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Reviews for June 7th, 2019

The Last Black Man in San Francisco

Directed by Joe Talbot

      Montgomery (Jonathan Majors), an aspiring playwright, works at a fish market and lives with his grandfather (Danny Glover) and his best friend, Jimmie (Jimmie Fails), in the neighborhood of Hunters Point, San Francisco. Jimmie desperately wishes to reclaim his childhood Victorian home that he claims his grandfather had once built. Jimmie's father (Rob Morgan) lost the home years ago as he struggled with drug addiction. After speaking to the property's real estate broker, Clayton (Finn Wittrock), and learning that the deceased homeowner's next of kin are fighting over it, Jimmie persuades Montgomery to squat in the house with him while renovating it.

      The Last Black Man in San Francisco is a lyrical, mesmerizing and genuinely heartfelt story about a city that has turned its back on the poor and black members of its population. San Francisco becomes a characters in itself. It's one of the most multi-faceted and compelling characters of the film. The cinematography by Adam Newport-Berra has the visual poetry of a Terrence Malick or Carlos Reygadas film, and even the music by Emile Mosseri speaks louder than words. Although the plot centers on Jimmie's childhood house, the film isn't really about the house itself; it's about larger issues and feelings that are profoundly human. This is the kind of film that transcends its plot in many ways. A film's plot, after all, isn't as important as the emotions that are contained inside of it. A lot happens in The Last Man in San Francisco, but a lot of it transpires off-screen within the imagination of the viewer. Bravo writer/director Joe Talbot and co-writer Rob Richert for trusting the audience's imagination, a very power tool, as well as their emotions and intellect. They wisely avoid flashbacks and unnecessary exposition while deftly balancing the heavy drama with just the right amount of comic relief. Even some of the editing choices and sound editing are unique and brilliant, such as an unexpected transition between the end of the song "Somebody to Love" by Jefferson Airplane and Jimmie hammering a nail in his childhood home. They also avoid preachiness, sugar-coating and cheesiness as they tackle a variety of issues such a gentrification, racism, friendship, history, capitalism and poverty. Those themes are indeed relatable and universal, but the way that the filmmakers incorporate them into the narrative and how they tell the narrative remains boldly unconventional and refreshingly un-Hollywood which makes the experience of watching The Last Black Man in San Francisco all the more transcendent and unique.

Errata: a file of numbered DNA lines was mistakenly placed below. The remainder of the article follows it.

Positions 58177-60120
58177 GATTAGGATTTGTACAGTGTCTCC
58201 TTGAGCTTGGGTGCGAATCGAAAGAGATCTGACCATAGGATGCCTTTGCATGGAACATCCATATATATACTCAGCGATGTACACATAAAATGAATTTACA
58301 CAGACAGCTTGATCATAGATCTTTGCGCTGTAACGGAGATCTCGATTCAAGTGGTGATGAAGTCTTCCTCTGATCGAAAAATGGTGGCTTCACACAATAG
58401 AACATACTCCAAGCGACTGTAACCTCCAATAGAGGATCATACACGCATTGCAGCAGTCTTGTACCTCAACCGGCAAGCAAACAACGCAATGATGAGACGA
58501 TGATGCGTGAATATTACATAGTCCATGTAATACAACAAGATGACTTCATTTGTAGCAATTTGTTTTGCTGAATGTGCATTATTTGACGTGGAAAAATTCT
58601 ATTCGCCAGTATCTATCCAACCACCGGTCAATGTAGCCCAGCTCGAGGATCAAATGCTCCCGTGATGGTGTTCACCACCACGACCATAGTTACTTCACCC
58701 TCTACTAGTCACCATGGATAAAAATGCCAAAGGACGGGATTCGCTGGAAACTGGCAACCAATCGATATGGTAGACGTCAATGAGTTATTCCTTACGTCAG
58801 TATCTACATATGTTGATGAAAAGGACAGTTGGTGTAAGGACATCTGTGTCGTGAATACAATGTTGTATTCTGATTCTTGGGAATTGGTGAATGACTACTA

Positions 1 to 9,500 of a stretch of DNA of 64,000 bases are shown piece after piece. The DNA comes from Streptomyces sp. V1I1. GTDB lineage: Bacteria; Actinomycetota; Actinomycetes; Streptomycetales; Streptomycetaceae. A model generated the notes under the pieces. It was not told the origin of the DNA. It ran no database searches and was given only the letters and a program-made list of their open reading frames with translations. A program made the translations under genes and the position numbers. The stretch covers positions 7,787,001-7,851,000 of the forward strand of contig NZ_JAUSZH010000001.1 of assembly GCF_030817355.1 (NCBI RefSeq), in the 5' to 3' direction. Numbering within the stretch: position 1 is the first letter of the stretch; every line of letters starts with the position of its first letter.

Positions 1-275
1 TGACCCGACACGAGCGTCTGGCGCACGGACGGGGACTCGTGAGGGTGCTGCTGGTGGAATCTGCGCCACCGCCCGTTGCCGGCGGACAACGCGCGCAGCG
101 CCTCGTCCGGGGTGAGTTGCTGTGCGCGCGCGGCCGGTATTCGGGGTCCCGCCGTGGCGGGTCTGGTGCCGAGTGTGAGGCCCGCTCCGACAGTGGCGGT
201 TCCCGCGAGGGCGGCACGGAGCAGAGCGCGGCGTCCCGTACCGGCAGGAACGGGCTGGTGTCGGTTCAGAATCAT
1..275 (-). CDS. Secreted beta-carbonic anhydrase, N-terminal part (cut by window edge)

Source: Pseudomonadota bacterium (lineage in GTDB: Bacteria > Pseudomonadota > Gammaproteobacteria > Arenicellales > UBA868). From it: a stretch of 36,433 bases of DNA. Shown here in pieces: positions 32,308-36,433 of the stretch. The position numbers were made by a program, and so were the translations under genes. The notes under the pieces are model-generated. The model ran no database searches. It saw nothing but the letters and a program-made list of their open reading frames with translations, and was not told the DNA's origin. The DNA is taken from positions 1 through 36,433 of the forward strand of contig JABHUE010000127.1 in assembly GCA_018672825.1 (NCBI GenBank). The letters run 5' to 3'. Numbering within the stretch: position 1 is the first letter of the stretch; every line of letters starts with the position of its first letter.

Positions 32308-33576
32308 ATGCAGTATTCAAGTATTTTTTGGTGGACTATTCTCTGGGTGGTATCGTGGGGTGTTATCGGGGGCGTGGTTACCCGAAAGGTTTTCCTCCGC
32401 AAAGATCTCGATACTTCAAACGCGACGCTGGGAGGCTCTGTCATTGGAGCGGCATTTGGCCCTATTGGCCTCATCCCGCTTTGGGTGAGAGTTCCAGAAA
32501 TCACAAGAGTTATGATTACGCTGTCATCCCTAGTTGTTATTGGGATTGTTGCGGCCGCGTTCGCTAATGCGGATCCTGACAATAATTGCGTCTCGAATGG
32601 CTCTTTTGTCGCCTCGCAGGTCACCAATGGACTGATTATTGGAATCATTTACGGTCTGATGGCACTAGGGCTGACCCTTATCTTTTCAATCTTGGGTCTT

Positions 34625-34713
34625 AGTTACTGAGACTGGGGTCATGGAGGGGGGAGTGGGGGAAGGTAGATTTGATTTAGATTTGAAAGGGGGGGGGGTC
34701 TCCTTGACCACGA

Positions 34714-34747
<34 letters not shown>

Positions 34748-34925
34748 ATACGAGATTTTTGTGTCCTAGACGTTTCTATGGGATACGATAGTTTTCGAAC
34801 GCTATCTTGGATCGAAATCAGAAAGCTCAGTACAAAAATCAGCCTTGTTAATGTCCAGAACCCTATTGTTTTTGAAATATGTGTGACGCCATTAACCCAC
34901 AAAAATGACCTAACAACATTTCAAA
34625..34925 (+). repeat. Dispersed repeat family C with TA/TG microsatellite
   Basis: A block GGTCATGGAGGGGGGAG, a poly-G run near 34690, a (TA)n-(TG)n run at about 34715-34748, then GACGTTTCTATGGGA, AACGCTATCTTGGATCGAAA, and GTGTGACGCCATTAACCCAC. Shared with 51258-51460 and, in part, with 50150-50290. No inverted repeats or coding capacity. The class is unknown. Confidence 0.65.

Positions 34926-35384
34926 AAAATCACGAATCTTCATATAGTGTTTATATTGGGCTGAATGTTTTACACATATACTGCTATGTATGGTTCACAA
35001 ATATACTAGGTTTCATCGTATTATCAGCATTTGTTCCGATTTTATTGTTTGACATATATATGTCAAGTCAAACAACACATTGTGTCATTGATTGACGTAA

The Last Black Man in San Francisco is fundamentally a protest against the status quo. Its social commentary has shades of Spike Lee and Ken Loach. Writer/director Joe Talbot comes across as a filmmaker who's a cynical optimist and, most importantly, a humanist which is evident from the palpable humanism the permeates through every frame of the film from the screenplay to the cinematography, music and the breakthrough performances of Jonathan Majors and Jimmie Fails. He and Richert treat the characters of Jimmie and Montgomery with compassion just like Montgomery treats his blind grandfather compassionately as he takes care of him. Jimmie and Montgomery's friendship feels very real, and the same can be said about the evolution of their friendship with its highs and lows intact. The Disney/Pixar film Inside Out would be endlessly fascinating if it were to show audiences the emotional control center of either Jimmie or Montgomery. Both of them are complex human beings who go through the entire spectrum of human emotions throughout the film---some of those emotions are more dominant than others while some of the recessive emotions, i.e. anger, become dominant later on.

      A scene on a bus where Jimmie interrupts a conversation between a stranger, Becca (Thora Birch), and her friend represents one of the film's intellectual centers. It feels just as powerful and haunting as the "Love/Hate" scene in Do the Right Thing and the daisy scene in Harold and Maude. If only that bus scene were longer, though, but perhaps the filmmakers wanted to allow audience to debate and to discuss the topic of love and hate among themselves. Life isn't black-and-white, after all, and a range emotions, some even contradictory, exist within every human being. Emotions are like the seasons of fall, winter, summer and spring. It's unnatural and unhealthy to cherish winter while ignoring summer, spring and fall. Hate comes with love and everything in between. With despair comes hope, with anger comes tranquility, and with joy comes sorrow. It's a human right for each of us to be treated as a unique, complex individual. As Maude told Harold using daisies as a metaphor for human beings, "Some are smaller, some are fatter, some grow to the left, some to the right, some even have lost some petals---all kinds of observable differences. You see, Harold, I feel that much of the world’s sorrow comes from people who are this [picks up a daisy], yet they allow themselves to be treated as that [looks at sea of daisies]." Much like other transcendent films such as Harold and Maude, The 400 Blows, I, Daniel Blake and Ghost World, The Last Black Man in San Francisco is, at its core, a poetic cry for humanity.

Number of times I checked my watch: 0
Released by A24.
Opens at AMC Lincoln Square and Angelika Film Center.
Questions? Comments? Please click here.

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